Friday, September 11, 2020

Review Day: Family and Foes by Susan Quilty

There are no major spoilers for either of the first two books in this review.

Family and Foes is Book Two of the YA Fantasy series, The Psychic Traveler Society. The story centers on a fifteen-year-old protagonist with typical adolescent woes whose recurring daydreams lead her to a secret society and the possibility of other worlds.

The ending of Book 1 left the main characters in a setting filled with plenty of untapped world-building potential and unresolved conflicts. It felt more like an interim stop than a terminus, so it would have been safe and predictable to pick up right where we left off. Instead, Susan Quilty succeeds at delivering something more ambitious and risky, shifting the focus to another locale that simultaneously scales out the series universe and deepens our understanding of the Psychic Traveler Society at the center of it.

While taking the action elsewhere may disappoint fans invested in the strife on Terra-V, this allows the author to explore a lot of different ideas and avoid getting locked into a pure YA Fantasy plot. Themes from Quilty's first book, Insistence of Memory, emerge periodically, reinforcing the main character's inner turmoil about what she's told to believe by people in authority.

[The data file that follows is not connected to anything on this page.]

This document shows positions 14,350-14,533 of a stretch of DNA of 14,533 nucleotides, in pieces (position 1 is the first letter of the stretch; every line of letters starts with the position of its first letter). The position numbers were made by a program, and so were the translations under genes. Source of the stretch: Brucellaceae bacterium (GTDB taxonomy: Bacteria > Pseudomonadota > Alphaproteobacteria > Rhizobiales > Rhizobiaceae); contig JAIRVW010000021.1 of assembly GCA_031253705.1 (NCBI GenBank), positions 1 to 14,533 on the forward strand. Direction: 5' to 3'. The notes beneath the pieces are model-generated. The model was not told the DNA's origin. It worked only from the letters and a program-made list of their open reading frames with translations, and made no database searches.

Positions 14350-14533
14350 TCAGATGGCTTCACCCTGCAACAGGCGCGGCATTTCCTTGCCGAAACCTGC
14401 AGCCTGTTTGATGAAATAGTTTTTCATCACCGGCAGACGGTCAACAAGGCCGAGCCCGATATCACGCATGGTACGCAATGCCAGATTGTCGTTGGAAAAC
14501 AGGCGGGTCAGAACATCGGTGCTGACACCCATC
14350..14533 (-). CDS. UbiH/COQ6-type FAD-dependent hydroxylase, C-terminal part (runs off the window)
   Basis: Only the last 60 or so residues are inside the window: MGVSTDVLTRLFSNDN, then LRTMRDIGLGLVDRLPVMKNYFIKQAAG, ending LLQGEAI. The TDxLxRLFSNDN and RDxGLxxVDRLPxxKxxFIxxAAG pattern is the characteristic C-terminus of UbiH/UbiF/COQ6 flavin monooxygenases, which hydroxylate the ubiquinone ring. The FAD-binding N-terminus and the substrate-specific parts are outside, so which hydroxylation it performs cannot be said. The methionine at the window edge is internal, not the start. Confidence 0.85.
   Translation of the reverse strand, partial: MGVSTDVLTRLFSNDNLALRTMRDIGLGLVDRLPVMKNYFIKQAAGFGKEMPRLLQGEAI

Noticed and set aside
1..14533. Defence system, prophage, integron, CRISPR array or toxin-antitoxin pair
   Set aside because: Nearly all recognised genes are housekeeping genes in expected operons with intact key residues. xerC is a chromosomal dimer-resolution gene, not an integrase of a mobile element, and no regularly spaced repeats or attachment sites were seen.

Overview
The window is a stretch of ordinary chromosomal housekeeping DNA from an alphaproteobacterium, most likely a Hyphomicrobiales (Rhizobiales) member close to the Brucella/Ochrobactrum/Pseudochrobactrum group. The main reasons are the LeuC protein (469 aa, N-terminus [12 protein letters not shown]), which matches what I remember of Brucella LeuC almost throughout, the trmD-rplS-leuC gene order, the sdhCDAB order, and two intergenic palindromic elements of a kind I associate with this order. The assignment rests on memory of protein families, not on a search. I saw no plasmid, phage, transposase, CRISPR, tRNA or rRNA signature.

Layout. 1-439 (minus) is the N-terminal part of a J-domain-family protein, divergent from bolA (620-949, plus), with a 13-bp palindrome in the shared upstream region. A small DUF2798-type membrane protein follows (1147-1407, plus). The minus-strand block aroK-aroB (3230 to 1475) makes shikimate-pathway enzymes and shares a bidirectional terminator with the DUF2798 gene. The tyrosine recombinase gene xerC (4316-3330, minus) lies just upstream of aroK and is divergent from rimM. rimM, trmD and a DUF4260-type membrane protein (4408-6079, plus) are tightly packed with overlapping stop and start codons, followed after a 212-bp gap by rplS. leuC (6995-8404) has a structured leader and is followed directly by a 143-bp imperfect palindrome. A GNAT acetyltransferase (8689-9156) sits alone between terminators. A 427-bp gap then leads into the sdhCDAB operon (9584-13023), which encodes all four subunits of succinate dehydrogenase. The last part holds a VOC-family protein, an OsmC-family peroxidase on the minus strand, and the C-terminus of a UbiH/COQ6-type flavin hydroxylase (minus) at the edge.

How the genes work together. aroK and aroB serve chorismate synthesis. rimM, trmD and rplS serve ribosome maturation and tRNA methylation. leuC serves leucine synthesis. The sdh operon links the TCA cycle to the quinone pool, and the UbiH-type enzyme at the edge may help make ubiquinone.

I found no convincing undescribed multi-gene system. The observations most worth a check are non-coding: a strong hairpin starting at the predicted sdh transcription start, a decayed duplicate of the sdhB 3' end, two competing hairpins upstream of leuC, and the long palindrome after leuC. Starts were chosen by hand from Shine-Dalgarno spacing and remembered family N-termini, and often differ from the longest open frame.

There's a perfect balance between the mundane challenges that Amanda Jones faces in high school and the more fantastic elements. The author does a good job writing a teenager who's not always likeable but reacts with believable internal consistency. Tension in each half of her compartmentalized life bleeds across the boundary despite Amanda's best efforts and keeps the real world scenes relevant -- I never felt like I was skimming through them just to "get back to the good part".

Book 2 was a fun journey but I'm looking forward to Amanda Jones having more agency and control of her fate in future sequels. The fact that she's an impetuous teenager is a critical foundation of her growing maturity, but it also leads to scenes where the plot is happening around her rather than as a direct result of her intentions and actions. I hope that Book 3 will allow the other characters to stop reacting to what she might become and start experiencing what she's actually capable of.

Final Grade: B

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